Sanders strongly supports a path to citizenship for the roughly 11 million undocumented immigrants currently living in the United States. However, he is wary of guest worker programs, which he fears would flood the market with unskilled, low-wage workers at a time when comparable Americans – especially young people – suffer from a significant unemployment rate and would benefit from the jobs that might instead go to immigrants.
RICHARD (last name unknown): “Senator, the last caller was asking your thoughts on immigration.”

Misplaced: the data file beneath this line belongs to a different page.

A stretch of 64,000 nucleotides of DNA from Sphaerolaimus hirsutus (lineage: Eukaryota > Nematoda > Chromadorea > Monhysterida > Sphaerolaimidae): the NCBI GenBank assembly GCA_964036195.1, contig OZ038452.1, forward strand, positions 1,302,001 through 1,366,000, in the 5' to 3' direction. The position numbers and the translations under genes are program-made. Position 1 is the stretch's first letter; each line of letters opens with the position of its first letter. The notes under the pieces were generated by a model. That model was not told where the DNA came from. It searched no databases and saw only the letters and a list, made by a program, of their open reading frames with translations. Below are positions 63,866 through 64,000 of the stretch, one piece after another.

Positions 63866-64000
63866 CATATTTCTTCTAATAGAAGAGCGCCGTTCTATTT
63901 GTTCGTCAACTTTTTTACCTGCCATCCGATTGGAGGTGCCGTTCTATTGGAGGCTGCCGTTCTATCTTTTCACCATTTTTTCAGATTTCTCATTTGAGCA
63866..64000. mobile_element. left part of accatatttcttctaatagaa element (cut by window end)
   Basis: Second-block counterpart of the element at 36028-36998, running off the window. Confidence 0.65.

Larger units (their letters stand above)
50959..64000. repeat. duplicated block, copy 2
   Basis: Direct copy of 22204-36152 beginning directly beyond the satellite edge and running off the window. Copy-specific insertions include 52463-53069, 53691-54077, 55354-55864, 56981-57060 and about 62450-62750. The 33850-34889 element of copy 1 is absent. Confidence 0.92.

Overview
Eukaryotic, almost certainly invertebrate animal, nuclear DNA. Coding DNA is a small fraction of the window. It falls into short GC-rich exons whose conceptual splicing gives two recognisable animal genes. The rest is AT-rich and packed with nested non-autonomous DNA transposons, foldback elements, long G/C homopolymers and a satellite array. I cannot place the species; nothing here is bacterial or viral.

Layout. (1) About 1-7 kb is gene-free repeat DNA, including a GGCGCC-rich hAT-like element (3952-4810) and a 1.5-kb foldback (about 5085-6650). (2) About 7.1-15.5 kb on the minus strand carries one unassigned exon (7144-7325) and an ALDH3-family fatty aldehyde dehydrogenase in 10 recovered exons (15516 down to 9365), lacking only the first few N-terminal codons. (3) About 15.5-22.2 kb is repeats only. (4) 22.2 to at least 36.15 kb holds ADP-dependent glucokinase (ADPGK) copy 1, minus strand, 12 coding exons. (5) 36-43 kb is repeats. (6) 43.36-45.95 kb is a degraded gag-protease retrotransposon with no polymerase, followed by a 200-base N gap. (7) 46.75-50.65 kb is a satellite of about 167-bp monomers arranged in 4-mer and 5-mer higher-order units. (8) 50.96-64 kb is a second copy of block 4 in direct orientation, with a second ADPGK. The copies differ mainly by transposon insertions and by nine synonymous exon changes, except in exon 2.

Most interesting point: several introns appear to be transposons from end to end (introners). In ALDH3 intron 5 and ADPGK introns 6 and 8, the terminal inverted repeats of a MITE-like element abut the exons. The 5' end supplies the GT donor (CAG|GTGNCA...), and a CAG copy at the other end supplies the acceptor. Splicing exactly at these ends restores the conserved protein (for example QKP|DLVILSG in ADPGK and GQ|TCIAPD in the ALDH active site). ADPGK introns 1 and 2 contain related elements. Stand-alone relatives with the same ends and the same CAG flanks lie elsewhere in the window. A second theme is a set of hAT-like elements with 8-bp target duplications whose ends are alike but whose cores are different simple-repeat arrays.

BERNARD SANDERS: “Immigration in general, yeah. So let me divide it in two parts. Richard, number one, we have about eleven million undocumented workers, people, in this country. Some of them have been here for many, many years. It is my strong view that we need a path towards citizenship for those people. But I think the second part of your question asked about, I think, the guest worker program is what I think you were referring to and now you have programs like the H2A program, the H1B program, and I have historically had real concerns about those programs. We have heard from a lot of high tech workers, people involved in computer programming and so forth, who are saying “Y'know, this program, this guest worker program, is bringing in folks from Russia and other countries at lower wages than American workers in the high tech industry get”, and I have serious concerns about that and have offered amendments to deal with that issue. The second part of it is that there is in the immigration bill language that would bring in a lot of low-wage workers, unskilled workers, and that I have had a very difficult time understanding. When we have youth unemployment in this country, where if you're white and you're seventeen to twenty and you're a high school graduate or a dropout - it's thirty-three percent if you're Hispanic, it's thirty-six percent if you're black, it's fifty-one percent - these kids desperately need jobs, and they need jobs starting at the very bottom so that they could eventually get the experience and work their way up and I just don't know why we need to be bringing in a whole lot of other folks who are not skilled in low wage jobs. So that has been a concern of mine. What I got the last immigration bill past the Senate, which alleviated some of my concerns a little bit, was an amendment for a billion and a half dollars which would provide jobs and educational opportunities for young people. Right now it is Summer time, you got a lot of kids hanging out on street corners, they should be working, there's enough work to be done, we should provide them with jobs. So that's kind of my view on that issue, Richard.”